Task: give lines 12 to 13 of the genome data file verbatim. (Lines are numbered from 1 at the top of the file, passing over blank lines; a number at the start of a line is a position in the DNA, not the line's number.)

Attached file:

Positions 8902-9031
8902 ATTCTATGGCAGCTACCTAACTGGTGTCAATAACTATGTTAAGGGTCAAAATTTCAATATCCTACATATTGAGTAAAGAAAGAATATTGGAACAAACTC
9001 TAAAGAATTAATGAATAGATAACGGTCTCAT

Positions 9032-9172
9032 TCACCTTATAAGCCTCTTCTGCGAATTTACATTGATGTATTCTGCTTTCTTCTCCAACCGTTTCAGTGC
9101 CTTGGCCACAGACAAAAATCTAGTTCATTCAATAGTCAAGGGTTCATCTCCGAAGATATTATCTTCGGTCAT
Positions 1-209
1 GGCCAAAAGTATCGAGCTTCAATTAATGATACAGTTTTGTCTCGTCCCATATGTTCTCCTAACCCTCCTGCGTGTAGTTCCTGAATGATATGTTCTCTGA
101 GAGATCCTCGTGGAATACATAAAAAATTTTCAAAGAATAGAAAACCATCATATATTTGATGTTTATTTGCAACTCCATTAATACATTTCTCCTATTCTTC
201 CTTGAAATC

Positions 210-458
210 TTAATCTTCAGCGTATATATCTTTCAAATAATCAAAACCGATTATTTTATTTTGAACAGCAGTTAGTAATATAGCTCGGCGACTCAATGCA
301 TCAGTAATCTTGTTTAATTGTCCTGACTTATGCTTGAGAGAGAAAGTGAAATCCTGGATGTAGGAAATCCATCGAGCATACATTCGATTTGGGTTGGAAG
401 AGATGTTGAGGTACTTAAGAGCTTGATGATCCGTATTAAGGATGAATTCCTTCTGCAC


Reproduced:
210 TTAATCTTCAGCGTATATATCTTTCAAATAATCAAAACCGATTATTTTATTTTGAACAGCAGTTAGTAATATAGCTCGGCGACTCAATGCA
301 TCAGTAATCTTGTTTAATTGTCCTGACTTATGCTTGAGAGAGAAAGTGAAATCCTGGATGTAGGAAATCCATCGAGCATACATTCGATTTGGGTTGGAAG